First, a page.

If the road to Hell is paved with good intentions, what is the destination for the road paved with bad intentions? Federal Court, it seems.
President Obama’s action on immigration reform – granting temporary legal status to millions of illegal immigrants – was an overreach of his authority, and worse, intended to create a political fight rather than a policy solution. After insisting for six years that the only path forward was a huge “comprehensive” law, Obama dropped a dozen incremental White House memorandums in late November. Then it ran into a little problem called the Law. On Monday, U.S. District Judge Andrew S. Hanen suspended the Obama actions until a federal lawsuit, filed by 26 states, is resolved.
The President made two mistakes in taking executive action. First was a simple overreach of his authority. He has no right to make a carpet grant of legal status, let alone issue work permits to people in the country illegally. Second was choosing to wage partisan warfare over an issue that has been begging for compromise leadership. The one thing Obama has on his side is economics – granting legal status to migrant workers will, in fact, be good for the U.S. economy, for immigrants, and even for American citizens.
Why did the President never offer his incremental reforms as legislation? Why not consult with Congress? Why not compromise? Why make the legal status a temporary three years? Why, at every turn, frame the issue as a partisan impasse and blame Republicans? The answer is that the White House is driven by politics. It has consistently used false choices and red herrings when discussing immigration. Now the double talk is being exposed.
At the crux of this issue is the idea of granting a work permit to migrants. A work permit is the middle ground compromise — it’s not deportation (obviously) nor is it a path to citizenship. Those latter two options are the false choices constantly debated over the past decade. Ironically, when comprehensive reform was considered in Congress in 2007, Senator Barack Obama was among the many Democrats who stripped the work visa idea from the legislation in order to poison the consensus. They wanted to keep the fight going, to polarize the electorate rather than change policy. And he infuriated Ted Kennedy.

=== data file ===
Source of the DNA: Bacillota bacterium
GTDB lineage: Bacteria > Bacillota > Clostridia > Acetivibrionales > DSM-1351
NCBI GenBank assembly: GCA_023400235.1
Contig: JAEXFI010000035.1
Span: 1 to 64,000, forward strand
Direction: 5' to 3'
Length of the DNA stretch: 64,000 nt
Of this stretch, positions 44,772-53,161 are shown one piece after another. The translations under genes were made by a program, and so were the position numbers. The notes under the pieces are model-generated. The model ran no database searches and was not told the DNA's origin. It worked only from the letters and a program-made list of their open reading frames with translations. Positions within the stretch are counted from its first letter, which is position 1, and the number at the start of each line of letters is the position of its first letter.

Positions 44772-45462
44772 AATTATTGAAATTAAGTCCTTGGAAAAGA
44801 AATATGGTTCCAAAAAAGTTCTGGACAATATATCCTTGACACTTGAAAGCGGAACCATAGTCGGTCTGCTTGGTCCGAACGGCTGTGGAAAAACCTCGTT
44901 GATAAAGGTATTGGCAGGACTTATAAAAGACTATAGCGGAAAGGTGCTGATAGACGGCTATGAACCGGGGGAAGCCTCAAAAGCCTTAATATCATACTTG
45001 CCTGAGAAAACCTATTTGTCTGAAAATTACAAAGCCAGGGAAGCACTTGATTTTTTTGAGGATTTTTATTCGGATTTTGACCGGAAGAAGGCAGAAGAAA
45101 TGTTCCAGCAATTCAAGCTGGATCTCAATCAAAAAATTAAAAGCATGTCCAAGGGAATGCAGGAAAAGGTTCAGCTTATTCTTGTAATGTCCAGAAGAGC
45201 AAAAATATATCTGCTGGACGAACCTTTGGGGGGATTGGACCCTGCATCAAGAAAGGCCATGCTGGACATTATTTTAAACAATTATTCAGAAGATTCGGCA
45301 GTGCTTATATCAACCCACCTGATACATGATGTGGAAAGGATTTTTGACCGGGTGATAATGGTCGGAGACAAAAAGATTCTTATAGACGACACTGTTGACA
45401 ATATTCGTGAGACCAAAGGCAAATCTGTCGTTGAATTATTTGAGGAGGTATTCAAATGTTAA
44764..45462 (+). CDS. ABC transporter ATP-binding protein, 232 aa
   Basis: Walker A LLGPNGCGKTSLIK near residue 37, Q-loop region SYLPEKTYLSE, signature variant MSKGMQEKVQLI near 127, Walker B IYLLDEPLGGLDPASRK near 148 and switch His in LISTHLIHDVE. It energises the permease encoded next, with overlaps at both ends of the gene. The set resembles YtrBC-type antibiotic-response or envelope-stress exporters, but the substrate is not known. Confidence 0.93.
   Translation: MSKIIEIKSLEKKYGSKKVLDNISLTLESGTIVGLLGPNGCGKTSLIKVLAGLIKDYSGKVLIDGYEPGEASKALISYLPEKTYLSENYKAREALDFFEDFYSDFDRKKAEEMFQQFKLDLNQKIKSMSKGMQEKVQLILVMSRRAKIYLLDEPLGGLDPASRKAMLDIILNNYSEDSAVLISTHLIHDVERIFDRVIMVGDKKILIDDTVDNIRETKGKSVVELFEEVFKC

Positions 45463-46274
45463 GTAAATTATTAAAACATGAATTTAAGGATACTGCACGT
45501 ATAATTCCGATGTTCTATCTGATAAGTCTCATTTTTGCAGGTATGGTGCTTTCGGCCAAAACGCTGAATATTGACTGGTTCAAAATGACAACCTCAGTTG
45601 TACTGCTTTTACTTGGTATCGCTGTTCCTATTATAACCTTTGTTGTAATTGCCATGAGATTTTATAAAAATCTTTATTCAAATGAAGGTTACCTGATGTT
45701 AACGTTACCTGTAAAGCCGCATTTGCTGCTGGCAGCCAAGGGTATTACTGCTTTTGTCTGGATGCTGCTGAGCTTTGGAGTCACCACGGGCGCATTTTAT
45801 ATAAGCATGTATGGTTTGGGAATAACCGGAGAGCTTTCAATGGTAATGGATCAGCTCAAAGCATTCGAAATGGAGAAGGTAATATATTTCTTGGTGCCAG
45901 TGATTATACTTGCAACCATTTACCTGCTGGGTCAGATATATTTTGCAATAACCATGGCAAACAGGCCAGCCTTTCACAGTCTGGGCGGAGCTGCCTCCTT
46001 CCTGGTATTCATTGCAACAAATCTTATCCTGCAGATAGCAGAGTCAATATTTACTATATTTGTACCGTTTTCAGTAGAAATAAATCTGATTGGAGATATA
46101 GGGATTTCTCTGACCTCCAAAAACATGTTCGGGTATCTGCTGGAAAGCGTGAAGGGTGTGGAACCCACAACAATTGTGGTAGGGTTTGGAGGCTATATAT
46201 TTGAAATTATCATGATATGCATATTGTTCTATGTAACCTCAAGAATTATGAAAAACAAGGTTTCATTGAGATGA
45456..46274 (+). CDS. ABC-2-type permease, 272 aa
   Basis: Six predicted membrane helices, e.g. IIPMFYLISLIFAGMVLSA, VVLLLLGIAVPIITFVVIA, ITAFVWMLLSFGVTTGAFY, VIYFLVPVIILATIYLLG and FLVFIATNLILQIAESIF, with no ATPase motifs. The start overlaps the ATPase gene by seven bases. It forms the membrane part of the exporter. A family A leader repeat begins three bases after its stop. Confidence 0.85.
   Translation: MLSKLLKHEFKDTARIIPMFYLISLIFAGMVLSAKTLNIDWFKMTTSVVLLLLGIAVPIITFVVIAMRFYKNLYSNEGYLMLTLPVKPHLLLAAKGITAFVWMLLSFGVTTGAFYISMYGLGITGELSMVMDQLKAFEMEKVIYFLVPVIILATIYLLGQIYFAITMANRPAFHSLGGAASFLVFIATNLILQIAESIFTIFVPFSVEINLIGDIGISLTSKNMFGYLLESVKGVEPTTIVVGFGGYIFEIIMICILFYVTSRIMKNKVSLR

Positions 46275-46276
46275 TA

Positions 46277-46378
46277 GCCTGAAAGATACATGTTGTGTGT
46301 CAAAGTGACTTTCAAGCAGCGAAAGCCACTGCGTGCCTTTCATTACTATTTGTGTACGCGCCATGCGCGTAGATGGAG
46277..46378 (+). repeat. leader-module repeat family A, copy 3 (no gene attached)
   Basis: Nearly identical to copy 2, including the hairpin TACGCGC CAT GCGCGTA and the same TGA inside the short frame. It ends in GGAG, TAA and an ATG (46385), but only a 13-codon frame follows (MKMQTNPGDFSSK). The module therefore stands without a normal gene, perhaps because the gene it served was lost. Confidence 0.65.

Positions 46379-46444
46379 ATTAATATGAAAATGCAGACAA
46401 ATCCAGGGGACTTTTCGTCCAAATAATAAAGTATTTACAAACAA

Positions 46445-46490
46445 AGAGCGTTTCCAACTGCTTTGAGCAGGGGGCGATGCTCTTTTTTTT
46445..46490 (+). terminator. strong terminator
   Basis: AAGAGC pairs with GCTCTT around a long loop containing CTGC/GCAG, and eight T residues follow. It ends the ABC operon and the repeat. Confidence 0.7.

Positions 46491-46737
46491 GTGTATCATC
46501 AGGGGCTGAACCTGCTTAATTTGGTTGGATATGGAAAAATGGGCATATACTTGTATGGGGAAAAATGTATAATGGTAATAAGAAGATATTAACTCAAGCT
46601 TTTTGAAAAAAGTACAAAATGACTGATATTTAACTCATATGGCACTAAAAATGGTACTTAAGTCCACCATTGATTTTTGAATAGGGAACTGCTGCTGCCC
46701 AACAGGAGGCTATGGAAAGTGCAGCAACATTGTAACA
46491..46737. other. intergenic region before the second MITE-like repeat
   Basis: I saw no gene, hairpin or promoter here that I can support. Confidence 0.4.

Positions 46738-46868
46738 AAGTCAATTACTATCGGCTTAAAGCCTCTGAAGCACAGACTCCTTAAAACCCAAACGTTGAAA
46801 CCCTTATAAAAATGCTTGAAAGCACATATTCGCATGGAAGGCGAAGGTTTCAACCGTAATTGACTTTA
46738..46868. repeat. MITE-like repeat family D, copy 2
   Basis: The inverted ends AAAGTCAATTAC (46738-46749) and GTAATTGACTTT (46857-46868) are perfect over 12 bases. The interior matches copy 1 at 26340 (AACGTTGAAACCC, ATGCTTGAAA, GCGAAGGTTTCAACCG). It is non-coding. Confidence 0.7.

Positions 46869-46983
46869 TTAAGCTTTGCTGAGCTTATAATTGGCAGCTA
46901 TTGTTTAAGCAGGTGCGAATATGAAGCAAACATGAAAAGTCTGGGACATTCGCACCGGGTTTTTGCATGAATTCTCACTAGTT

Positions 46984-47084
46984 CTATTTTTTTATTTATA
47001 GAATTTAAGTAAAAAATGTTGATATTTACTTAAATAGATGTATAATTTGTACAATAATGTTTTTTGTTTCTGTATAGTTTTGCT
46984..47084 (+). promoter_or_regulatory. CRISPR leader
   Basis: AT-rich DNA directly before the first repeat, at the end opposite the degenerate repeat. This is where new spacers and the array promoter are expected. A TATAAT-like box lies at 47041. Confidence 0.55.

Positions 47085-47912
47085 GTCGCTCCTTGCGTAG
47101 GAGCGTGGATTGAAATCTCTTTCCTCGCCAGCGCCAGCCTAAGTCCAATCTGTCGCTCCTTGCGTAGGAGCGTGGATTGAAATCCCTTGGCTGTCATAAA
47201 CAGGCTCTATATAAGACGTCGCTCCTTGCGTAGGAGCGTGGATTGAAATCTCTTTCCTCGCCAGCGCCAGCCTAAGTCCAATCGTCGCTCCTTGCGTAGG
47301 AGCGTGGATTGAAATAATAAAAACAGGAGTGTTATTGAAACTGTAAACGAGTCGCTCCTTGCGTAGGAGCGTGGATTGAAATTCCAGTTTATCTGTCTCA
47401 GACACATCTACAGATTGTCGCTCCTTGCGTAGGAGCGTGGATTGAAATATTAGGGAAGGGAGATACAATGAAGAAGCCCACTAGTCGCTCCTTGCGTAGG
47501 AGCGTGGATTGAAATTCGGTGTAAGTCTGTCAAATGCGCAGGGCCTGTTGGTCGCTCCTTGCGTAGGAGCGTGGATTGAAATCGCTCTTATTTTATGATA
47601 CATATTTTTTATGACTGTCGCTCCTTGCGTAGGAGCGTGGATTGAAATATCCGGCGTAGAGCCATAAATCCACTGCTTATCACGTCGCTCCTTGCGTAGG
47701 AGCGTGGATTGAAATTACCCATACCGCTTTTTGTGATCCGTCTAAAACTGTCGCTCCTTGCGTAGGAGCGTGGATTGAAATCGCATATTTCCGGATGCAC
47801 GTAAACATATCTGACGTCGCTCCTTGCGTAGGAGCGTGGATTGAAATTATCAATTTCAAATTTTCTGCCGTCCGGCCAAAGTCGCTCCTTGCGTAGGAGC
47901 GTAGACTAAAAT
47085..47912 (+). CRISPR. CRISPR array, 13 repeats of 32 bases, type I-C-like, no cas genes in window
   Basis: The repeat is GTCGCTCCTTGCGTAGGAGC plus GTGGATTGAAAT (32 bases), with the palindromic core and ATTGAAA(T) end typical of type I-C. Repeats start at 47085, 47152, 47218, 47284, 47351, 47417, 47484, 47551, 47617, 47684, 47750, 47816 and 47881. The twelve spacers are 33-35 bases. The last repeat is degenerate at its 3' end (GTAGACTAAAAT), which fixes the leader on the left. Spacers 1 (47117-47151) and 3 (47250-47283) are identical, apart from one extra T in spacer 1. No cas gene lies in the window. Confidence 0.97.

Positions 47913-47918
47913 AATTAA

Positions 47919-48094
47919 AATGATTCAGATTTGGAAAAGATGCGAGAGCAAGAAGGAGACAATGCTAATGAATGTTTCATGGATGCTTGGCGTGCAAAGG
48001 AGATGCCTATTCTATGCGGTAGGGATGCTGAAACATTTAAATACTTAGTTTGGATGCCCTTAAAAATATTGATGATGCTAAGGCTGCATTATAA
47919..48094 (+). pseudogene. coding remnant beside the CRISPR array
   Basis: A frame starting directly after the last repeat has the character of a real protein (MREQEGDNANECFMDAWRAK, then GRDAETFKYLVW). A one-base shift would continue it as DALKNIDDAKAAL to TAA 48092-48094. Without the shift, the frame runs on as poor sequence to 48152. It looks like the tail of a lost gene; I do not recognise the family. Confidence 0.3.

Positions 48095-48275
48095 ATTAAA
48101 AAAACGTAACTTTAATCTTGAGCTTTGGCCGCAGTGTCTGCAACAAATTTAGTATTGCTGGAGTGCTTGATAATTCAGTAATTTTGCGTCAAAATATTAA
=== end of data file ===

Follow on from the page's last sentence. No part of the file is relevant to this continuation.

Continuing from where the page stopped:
Now the migrant work permit is the centerpiece of Obama’s overreach. It’s one thing to defer action and not deport a man. It’s altogether a different to have the machinery of government produce a work permit for that man. The White House wants the media to believe that spending hundreds of millions of dollars processing paperwork and issuing work permits is a blanket non-action, but it’s an unbelievable fiction. Judge Hanen knows it, and he knows that once the work permits were issued it would create an impossible mess. He was right to stop it before the case is fully resolved, and the White House is insincere to pretend it’s no big deal.
The White House rationale for executive action has been its “limited resources.” But on Christmas day, the New York Times reported that DHS “was immediately seeking 1,000 new employees to work in an office building to process ‘cases filed as a result of the executive actions on immigration.’ The likely cost: nearly $8 million a year in lease payments [for a new operations center just outside of Washington, DC] and more than $40 million for annual salaries.” Limited resources is such a flimsy excuse.
The shame of it is that immigration is an issue ripe for compromise and consensus. If the President would have offered to work with Congress on legislation that rejects the false deportation-vs-citizenship choice, and instead offered legal status & work visas, we would be talking about the very real benefits of immigration to the U.S. economy. The President could have chosen to appear shoulder to shoulder with George W. Bush in a joint call for compromise – like Ted Kennedy once did with Bush on education reform. Obama could cite a dozen, or a hundred, Republican leaning economists who support work permits for migrants; support green cards for engineers, scientists and entrepreneurs; support streamlining the DHS; and even support allowing more than a million new legal immigrants to come to the United States each year. Here’s my own case for greater immigration.
Is it too late for Obama to offer bi-partisan compromise? I sure hope not. Or has that whole “post-partisan” road been a fiction, too?